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which the groups are positioned in the social structure, there is not a main place for politics. Put differently: politics can appear everywhere. Laclau and Mouffe (2001) affirm that the multiple points of conflict society faces nowadays, given the anti-essentialist definition of subject and conflict that they support, open the possibilities for the political to appear in a variety of different fields. Since the political conflict is contingently structured around a discursive formation, there are no determinant pre-conditions for politics and, in this way, the new social movements are able to politicize every dimension of life. The new social movements contest the division between public and private and through their action they attempt to redefine these limits by transforming private issues into public ones. Melucci (1994), another skeptic about the role of social classes and structural determinations in contemporary societies, defends this position. In the information society, uncertainty is common for individuals. It is a consequence of the ceaseless flows of information that are constantly bringing new inputs, of the multiple ascriptions that the same individual may have, and of the different groups of reference which may become important. In this context of uncertainty, individuals and groups try to escape from the constant change and give permanent meanings to their lives, and that is why the search for an identity becomes the main goal of contemporary social movements. As individuals realize that they can produce meaning, they organize themselves collectively in order to shape their identities and impose their identity as a group and its recognition by the dominant discursive constellations. Information is the basic resource of contemporary postindustrial societies. Its main attribute being symbolic (Melucci 1994; 1995), it is a resource to create social reality, definitions of what is, what is not and what may be. Thus, the production and re-appropriation of meaning seems to lie at the core of contemporary conflicts (ibidem, 110). Conflicts are about the ways of defining reality, of giving meaning to concepts, and are expressed through discursive battles. The explanation is coherent: post-industrial societies are not defined any longer by their material production, but by their symbolic production. In this way, the struggles now are not concerning the way in which a society is structured according to its relations of (material) production, but the way in which different groups try to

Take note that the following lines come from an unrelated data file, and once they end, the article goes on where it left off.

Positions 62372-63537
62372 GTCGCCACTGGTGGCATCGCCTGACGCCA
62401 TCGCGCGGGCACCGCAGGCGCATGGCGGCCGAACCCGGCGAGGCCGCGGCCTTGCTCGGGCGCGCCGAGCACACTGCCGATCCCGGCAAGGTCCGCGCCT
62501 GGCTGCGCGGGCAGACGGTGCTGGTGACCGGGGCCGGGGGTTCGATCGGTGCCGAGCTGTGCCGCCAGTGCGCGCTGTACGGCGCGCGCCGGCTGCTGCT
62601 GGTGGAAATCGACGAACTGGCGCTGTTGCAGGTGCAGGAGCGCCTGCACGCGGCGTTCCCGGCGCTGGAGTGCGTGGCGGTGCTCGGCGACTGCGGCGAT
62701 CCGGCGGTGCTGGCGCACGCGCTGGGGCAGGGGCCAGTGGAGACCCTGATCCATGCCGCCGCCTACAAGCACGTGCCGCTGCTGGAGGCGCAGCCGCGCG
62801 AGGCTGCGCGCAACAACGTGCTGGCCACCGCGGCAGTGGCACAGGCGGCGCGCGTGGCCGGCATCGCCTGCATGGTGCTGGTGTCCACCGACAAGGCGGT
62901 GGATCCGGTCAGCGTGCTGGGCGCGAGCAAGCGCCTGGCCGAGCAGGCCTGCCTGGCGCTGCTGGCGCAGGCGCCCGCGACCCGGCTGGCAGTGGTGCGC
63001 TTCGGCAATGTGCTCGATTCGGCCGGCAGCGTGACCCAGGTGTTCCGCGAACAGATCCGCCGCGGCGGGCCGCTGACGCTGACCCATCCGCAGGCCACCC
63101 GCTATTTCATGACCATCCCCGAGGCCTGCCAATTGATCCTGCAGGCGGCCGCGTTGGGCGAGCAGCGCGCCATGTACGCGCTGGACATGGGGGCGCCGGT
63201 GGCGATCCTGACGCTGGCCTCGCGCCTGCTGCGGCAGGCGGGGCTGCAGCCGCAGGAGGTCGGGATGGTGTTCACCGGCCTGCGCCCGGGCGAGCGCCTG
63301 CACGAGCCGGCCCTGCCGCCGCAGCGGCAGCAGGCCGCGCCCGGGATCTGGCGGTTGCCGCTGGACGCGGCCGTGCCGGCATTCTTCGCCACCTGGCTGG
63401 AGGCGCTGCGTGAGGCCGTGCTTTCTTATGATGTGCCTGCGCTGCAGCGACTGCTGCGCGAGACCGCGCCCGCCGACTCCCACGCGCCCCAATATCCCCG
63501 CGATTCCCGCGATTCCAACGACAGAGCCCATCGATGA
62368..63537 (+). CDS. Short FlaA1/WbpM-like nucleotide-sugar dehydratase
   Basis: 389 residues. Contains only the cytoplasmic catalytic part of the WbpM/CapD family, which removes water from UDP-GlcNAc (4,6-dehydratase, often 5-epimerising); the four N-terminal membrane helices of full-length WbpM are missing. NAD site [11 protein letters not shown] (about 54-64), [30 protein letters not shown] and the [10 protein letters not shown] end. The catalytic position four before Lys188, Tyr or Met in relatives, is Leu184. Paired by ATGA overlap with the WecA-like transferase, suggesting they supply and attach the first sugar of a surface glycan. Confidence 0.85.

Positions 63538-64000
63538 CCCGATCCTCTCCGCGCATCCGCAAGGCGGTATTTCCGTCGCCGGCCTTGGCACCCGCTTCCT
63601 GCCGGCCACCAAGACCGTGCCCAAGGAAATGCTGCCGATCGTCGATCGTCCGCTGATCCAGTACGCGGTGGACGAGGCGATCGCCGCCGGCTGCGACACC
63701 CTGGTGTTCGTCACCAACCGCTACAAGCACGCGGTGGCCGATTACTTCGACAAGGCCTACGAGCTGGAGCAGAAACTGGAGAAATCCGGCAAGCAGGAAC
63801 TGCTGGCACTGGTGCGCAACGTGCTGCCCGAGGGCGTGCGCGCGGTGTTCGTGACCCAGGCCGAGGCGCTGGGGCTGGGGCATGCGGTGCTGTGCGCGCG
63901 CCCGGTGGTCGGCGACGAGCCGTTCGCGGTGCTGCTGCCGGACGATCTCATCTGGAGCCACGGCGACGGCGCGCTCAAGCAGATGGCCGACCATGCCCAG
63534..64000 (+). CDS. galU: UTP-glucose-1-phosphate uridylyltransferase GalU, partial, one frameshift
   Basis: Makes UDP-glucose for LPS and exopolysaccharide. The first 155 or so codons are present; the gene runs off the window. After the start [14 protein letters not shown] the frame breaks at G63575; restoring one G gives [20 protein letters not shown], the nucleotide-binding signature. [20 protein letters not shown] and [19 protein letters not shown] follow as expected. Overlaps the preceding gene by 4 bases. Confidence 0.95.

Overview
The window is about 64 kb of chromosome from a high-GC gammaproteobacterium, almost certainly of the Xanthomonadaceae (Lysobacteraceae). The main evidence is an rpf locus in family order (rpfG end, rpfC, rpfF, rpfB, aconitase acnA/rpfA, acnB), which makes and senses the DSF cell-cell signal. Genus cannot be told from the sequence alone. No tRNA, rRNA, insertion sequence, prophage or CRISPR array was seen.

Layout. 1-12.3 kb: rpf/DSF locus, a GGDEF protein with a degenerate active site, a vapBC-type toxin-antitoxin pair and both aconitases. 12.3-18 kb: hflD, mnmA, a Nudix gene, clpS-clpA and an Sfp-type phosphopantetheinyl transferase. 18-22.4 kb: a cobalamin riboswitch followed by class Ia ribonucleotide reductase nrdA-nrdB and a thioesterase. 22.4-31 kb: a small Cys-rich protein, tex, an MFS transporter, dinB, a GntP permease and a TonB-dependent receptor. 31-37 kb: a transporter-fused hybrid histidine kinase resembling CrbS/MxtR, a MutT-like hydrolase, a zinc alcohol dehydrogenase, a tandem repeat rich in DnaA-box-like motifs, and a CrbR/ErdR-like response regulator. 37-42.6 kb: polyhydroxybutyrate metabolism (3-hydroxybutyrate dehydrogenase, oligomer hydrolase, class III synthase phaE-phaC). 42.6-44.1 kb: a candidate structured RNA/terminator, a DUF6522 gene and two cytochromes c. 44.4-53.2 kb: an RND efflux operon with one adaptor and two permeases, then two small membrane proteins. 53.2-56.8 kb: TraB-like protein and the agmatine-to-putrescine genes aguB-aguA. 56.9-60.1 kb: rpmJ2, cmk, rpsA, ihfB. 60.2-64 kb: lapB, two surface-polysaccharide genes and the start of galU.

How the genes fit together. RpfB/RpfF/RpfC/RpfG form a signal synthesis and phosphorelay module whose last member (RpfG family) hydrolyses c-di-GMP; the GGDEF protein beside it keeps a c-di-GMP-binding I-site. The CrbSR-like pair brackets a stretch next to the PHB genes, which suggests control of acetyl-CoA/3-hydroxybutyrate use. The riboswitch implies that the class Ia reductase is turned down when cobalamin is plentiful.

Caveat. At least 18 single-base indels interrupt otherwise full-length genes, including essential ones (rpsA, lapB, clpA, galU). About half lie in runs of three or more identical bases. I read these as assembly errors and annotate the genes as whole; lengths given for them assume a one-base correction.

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manipulate the main resource (information) to give reality to their own meanings. Melucci states that if new social movements would remain political in the traditional sense of the term, they would not be effective (Melucci 1989). Since there is not a single power structure, a unique way of domination and a single hierarchy, it is evident that pursuing the same political goals as in the industrial times would lead nowhere but to defeat. The notion of politics and the political have changed with the change in society, and the new social movements have to organize consequently, redirecting their political potential through new activities and strategies. That is, they have to be aware, as Laclau and Mouffe (2001) propose, of the potential politicization of spheres which had always been considered as private. 3. What did they struggle for? Marxist vocabulary in the political field As explained in the section above, I am focusing only on one possible dimension of the French May, the one concerned with the content and objectives of the mobilization4. When it comes to the objectives, aims and demands of the demonstrators, I have decided to divide the section in two main parts. In the first one, I will describe the language, the conceptual structure that was used in order to express and give shape to the mobilization. In the second one, I will analyze, in the light of the debate on cultural politics, the content of this language, the particular elements that were articulated and the overall character that this struggle assumed. 3.1. New actors, old vocabulary In his global analysis of 1968, Jeremi Suri coined the concept of the language of dissent to explain the ideological
4 Somewhere else (Staricco 2011) I have done this analysis, while answering three main questions about the mobilization in the French May: who mobilized, how did they organize and what did they struggle for. In this section, I pay attention only to the third question.